MMQB: Where is Texas' run game?

September, 20, 2010
That power rushing attack the Texas Longhorns talked so much about prior to the season? Anyone seen it?

In Saturday's 24-14 victory at Texas Tech, it's not as though Texas gave up on the run. The Longhorns toted it 43 times, but gained just 93 yards for a 2.2-yard-per-carry average. Of course, 15 of Texas' final 16 plays in the game were rushes as they took a 24-14 lead and then tried to milk the remainder of the fourth-quarter clock.

However, after the touchdown with about 9:30 to play in the game, Texas went three-and-out on their next three drives, forcing the defense to preserve the lead.

Foswhitt Whittaker was Texas' third starting tailback in as many games. He managed 55 yards on 15 carries with a touchdown. Tre' Newton left the game with a groin injury after his lone carry for 13 yards. Opening day starter Cody Johnson had just 35 yards on 17 carries. Johnson carried it seven times for 15 yards over the last three possessions.

"I thought it was poor on Saturday night," Brown said of the run game. "I thought we were better against Wyoming and made some progress, but I thought it was incosistent Saturday night and not happy with it. At the end of the game we were very conservative because we were going to win the game unless we turned the ball over ... so we kept field position, but you can still make first downs and we didn't do that. We felt like we were inconsistent with our running game throughout the night."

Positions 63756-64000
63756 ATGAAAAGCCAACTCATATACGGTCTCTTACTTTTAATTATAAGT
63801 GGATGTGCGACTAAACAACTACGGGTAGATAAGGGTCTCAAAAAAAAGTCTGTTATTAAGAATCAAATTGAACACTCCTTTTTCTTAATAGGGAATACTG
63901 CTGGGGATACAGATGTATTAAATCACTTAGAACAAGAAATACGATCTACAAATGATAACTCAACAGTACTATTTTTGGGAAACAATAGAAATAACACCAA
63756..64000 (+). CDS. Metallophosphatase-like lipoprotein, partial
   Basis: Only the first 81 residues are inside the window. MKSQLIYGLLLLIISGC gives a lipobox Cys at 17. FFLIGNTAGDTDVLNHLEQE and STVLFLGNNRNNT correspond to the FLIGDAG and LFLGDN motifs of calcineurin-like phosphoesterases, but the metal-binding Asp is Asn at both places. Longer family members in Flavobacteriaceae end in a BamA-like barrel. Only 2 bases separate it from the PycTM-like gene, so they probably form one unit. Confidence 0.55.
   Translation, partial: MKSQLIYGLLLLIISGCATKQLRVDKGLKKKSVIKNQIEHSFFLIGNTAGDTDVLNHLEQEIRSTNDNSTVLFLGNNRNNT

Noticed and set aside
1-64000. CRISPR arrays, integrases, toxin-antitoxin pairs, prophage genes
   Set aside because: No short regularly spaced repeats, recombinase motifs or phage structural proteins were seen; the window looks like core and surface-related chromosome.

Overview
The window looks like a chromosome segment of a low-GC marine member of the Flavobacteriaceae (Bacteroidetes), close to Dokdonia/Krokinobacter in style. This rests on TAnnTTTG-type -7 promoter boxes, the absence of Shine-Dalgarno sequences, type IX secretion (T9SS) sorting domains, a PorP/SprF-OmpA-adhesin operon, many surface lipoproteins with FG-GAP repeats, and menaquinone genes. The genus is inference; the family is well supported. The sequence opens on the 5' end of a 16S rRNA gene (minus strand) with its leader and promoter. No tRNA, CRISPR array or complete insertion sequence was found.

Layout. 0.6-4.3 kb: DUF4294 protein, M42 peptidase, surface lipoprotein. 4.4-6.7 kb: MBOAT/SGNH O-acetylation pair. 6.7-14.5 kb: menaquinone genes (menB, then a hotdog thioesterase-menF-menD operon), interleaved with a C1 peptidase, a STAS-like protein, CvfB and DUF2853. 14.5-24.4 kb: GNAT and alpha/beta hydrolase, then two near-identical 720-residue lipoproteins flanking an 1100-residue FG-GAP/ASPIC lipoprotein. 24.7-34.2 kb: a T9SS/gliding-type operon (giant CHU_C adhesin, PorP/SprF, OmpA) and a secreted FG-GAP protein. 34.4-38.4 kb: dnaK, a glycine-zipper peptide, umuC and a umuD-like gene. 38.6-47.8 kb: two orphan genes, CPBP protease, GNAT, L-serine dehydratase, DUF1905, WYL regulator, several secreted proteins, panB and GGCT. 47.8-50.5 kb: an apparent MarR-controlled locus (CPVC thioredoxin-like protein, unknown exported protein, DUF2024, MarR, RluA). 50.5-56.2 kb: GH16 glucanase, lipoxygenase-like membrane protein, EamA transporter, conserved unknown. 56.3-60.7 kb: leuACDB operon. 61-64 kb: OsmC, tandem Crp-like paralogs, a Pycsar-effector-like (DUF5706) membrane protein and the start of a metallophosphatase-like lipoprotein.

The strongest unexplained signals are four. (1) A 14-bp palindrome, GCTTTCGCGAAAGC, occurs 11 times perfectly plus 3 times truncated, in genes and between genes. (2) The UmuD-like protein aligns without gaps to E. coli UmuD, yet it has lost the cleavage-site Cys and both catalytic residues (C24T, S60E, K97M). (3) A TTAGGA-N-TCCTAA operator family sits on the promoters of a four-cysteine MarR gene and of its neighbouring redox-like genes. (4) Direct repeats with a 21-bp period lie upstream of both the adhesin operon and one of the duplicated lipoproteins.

While Texas put up decent rushing numbers against Rice and Wyoming, the ground game clearly isn't taking off. And it must be a concern with No. 8 Oklahoma at the Cotton Bowl (Oct. 2) and then a big one at No. 6 Nebraska (Oct. 16) coming up after this Saturday's home game against UCLA.

For Texas to make it through that gauntlet unscathed, it will have to discover a ground attack to take pressure off quarterback Garrett Gilbert, who threw for 227 yards and two touchdowns against Tech, but also threw three picks in his first game in hostile territory.

Texas' run game ranks 65th in the nation, parking the offense 72nd overall, adding significant pressure to a defense that ranks No. 2 in the nation, giving up little more than 206 yards a game.

So what's holding the Horns' rushing attack back?

"One guy on each play," Brown said. "It's the same thing. It's just the inconsistency that you have. It's so frustrating watching film. We see four guys doing what they're supposed to do on one play and another guy doesn't get his head across or doesn't cut off or he's too high. We've just been too inconsistent. We've got to get better."

UCLA should prepare for a heavy dose of rushing. Texas must get that part of its game moving or the month of October could be downright scary.



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